“Branding is about taking something common and improving upon it in ways that make it more valuable and meaningful” (Bedbury, 2002).
Branding is not just a logo, tagline, jingles etc. it is an intangible concept. A brand is a guarantee of quality, a promise, it represents origin, performance and benefits. A brand is the totality of perceptions; from everything you see, hear, read, know, feel, think etc. about a product, service or business. It holds a distinctive position in customer’s minds based on past experiences, associations and expectations. A brand reduces the decision-making process.
A brand is emotional, has a personality, and captures the hearts and minds of its customers. Great brands survive attacks from competitors and market trends because of the strong connections they forge with customers. (Michael J. Critelli of Pitney Bowes)
A brand reduces the decision-making process. It acts as a short-cut of attributes, benefits, beliefs and values that differentiate and reduce complexity. Without trusted brands as benchmarks, consumers would be overwhelmed with information and choice.
Research shows the power of branding. The financial market performance of 23 of 30 German DAX companies were compared and the results showed that companies with strong brands recovered significantly faster from the stock market “slump” after the American terrorist attack 9/11, than weaker brands. This shows that strong brands provide companies with higher return.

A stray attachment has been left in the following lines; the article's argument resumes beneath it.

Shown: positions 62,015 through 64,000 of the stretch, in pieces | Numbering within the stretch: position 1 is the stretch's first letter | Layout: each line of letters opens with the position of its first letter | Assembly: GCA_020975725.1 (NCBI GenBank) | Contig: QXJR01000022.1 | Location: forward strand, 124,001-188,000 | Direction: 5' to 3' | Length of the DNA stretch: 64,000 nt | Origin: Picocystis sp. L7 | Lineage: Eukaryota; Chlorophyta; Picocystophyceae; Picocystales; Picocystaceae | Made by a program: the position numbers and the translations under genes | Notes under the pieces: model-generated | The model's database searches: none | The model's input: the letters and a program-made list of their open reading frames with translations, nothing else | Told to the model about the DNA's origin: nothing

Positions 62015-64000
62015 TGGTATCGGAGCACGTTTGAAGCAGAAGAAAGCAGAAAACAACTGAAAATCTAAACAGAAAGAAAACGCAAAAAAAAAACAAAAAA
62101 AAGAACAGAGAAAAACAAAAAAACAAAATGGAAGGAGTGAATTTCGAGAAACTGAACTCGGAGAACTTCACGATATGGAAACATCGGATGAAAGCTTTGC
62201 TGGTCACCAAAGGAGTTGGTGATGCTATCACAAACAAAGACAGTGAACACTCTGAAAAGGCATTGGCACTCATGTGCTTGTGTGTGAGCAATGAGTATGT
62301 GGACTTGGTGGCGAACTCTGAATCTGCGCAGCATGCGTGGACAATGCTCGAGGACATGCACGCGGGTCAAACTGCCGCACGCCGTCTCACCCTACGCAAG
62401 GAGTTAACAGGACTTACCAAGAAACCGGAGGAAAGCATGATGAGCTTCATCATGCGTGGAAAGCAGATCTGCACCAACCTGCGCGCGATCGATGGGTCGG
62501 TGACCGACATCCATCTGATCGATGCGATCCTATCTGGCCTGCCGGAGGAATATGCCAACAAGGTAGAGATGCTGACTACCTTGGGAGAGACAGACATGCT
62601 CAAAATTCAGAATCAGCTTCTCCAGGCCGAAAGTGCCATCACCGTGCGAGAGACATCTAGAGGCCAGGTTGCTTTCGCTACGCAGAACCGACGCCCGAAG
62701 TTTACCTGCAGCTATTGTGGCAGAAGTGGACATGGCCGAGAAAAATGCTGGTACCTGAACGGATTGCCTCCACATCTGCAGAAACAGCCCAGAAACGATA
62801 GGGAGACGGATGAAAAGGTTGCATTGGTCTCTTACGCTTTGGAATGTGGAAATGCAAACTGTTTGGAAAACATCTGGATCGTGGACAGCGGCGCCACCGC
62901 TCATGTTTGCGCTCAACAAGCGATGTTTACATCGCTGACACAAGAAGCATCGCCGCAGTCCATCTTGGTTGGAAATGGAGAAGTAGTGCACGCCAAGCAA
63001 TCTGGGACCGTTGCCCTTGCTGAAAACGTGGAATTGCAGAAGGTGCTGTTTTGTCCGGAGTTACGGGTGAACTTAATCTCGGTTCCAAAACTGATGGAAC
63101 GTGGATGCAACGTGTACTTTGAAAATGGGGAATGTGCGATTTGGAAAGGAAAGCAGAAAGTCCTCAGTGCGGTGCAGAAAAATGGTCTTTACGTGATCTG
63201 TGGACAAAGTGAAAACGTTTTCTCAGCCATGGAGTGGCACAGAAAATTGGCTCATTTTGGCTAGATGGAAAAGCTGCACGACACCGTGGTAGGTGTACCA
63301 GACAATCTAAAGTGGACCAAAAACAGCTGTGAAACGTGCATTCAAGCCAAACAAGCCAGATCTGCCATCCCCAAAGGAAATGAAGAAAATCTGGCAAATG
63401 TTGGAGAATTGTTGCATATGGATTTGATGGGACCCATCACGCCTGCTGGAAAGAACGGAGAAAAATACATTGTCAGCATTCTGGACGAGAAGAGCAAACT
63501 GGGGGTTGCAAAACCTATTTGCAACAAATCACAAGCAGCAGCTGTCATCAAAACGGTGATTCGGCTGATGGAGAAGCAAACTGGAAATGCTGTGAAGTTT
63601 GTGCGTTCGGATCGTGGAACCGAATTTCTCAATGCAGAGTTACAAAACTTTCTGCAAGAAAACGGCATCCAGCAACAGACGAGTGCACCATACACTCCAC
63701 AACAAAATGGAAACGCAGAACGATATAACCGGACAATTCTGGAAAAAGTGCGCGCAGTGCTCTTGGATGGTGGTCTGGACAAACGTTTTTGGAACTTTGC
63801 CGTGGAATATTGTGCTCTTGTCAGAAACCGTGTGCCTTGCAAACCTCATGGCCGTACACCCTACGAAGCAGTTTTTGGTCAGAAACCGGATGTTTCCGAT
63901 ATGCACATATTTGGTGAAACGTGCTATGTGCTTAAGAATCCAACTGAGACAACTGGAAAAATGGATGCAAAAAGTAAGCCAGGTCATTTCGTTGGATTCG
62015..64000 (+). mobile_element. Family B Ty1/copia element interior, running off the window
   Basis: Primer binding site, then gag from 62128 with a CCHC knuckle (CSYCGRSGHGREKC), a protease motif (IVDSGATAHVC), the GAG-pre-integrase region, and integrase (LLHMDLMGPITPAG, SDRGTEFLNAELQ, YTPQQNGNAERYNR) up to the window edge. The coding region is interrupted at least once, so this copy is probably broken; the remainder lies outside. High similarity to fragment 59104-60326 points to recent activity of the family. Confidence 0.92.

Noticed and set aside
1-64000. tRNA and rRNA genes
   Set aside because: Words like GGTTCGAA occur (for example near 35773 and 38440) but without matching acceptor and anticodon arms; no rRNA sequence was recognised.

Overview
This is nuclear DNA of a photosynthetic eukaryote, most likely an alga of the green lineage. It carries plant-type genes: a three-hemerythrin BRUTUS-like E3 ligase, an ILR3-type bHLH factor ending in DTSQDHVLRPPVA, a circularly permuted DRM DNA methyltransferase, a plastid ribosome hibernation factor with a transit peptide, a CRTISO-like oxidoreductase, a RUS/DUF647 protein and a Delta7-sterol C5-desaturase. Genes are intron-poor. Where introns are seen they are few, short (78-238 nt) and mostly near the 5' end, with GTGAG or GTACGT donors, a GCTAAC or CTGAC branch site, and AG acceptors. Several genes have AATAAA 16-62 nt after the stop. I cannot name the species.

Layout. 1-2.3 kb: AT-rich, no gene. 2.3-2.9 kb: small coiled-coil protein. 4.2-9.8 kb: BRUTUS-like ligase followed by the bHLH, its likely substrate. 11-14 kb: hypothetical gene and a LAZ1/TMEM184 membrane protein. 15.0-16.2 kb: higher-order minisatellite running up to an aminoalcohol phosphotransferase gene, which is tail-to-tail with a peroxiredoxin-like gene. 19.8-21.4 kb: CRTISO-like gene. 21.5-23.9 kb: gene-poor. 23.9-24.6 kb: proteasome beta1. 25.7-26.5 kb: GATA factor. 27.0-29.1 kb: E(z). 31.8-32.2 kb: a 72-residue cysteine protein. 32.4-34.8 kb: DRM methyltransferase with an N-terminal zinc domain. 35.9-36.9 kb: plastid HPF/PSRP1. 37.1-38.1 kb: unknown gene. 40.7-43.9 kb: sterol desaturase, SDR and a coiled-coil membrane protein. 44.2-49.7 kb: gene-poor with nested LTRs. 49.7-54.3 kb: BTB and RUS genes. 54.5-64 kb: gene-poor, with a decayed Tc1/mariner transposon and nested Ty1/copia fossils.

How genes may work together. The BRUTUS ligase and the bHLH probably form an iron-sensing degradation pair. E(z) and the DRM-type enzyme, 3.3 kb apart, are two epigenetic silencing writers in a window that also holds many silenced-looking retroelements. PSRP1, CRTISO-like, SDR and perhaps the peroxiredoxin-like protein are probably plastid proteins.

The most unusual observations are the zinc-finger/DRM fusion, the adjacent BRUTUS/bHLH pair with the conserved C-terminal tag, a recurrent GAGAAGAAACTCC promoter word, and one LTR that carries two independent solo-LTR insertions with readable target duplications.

A brand that can successfully manage the promise of quality can lead to the power to command a premium price among customers and a premium stock price among investors. Not only can earnings increase, but downturns can be cushioned (Khermouch et al., 2001).
Brands need to form strong relationships with their customer (Keller 2003; Aaker/Joachimsthaler 2000).
The most neglected marketing opportunity in the B2B arena is the building of a strong brand (Hague 1996).
For successful enterprises, the full understanding of branding is necessary to stay competitive (Malaval 2001; Hague 1994).
Hardly any company neglects the importance of brands in B2C (Kotler and Pfoertsch 2007).
To be successful in both B2C and B2B worlds, a holistic branding approach is needed. This should cover everything from the development and design to the implementation of marketing programs, processes, and activities that are intersecting and interdependent. Marketing and brand management will be critical to a company’s success (Kotler and Pfoertsch 2007).
Brands cannot be created through some fancy advertisements, it is a long-term investment not aimed at improving short-term sales. Brands are developed through experiences and promises that are consistently fulfilled.